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Hamid Dabashi says President Obama’s plan to use air power against IS will create more barbarism and further destroy and disintegrate Iraq

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PAUL JAY, SENIOR EDITOR, TRNN: Welcome to The Real News Network. I’m Paul Jay.

On Wednesday night, President Obama laid out his plan for what he calls degrading and destroying ISIL, the Islamic State. Here’s some of what he had to say.


BARACK OBAMA, U.S. PRESIDENT: ISIL is a terrorist organization, pure and simple. And it has no vision other than the slaughter of all who stand in its way.

I know many Americans are concerned about these threats. Tonight I want you to know that the United States of America is meeting them with strength and resolve. First we will conduct a systematic campaign of airstrikes against these terrorists. Working with the Iraqi government, we will expand our efforts beyond protecting our own people and humanitarian missions so that we’re hitting ISIL targets as Iraqi forces go on offense. Moreover, I’ve made it clear that we will hunt down terrorists who threaten our country wherever they are. That means I will not hesitate to take action against ISIL in Syria as well as Iraq. This is a core principle of my presidency. If you threaten America, you will find no safe haven.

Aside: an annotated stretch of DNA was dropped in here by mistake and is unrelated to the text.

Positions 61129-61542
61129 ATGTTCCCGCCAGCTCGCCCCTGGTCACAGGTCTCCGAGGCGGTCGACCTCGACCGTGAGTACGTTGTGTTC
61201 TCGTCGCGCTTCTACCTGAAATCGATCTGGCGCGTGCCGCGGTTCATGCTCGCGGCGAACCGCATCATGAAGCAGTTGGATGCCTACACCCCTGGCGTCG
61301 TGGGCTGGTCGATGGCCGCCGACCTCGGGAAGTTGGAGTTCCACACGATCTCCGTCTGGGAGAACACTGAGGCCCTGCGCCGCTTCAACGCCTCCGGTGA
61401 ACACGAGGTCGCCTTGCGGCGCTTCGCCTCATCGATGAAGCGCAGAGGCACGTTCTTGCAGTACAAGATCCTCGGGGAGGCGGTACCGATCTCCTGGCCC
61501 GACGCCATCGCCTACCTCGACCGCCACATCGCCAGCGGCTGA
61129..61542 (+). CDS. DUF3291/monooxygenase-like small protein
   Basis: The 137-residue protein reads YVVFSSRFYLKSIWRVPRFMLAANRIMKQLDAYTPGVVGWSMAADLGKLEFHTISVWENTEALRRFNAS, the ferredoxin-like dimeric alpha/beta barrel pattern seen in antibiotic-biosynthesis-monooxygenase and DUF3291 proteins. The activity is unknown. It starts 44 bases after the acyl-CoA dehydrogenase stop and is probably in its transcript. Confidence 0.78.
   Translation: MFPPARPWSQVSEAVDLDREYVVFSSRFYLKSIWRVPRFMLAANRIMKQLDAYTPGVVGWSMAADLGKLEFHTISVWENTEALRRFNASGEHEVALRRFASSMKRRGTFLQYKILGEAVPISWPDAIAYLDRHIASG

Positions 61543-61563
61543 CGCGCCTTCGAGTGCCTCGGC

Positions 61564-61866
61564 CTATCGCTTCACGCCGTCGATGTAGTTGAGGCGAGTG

JAY: Now joining me to discuss President Obama’s speech is Hamid Dabashi, who joins us from New York. Hamid is a professor of Iranian studies and comparative literature at Columbia University. He’s written in many publications. He’s been a regular on The Real News. His forthcoming book is Can Non-Europeans Think?. And that’s a very intriguing title, but we’re going to talk about that another time.

Thanks for joining us, Hamid.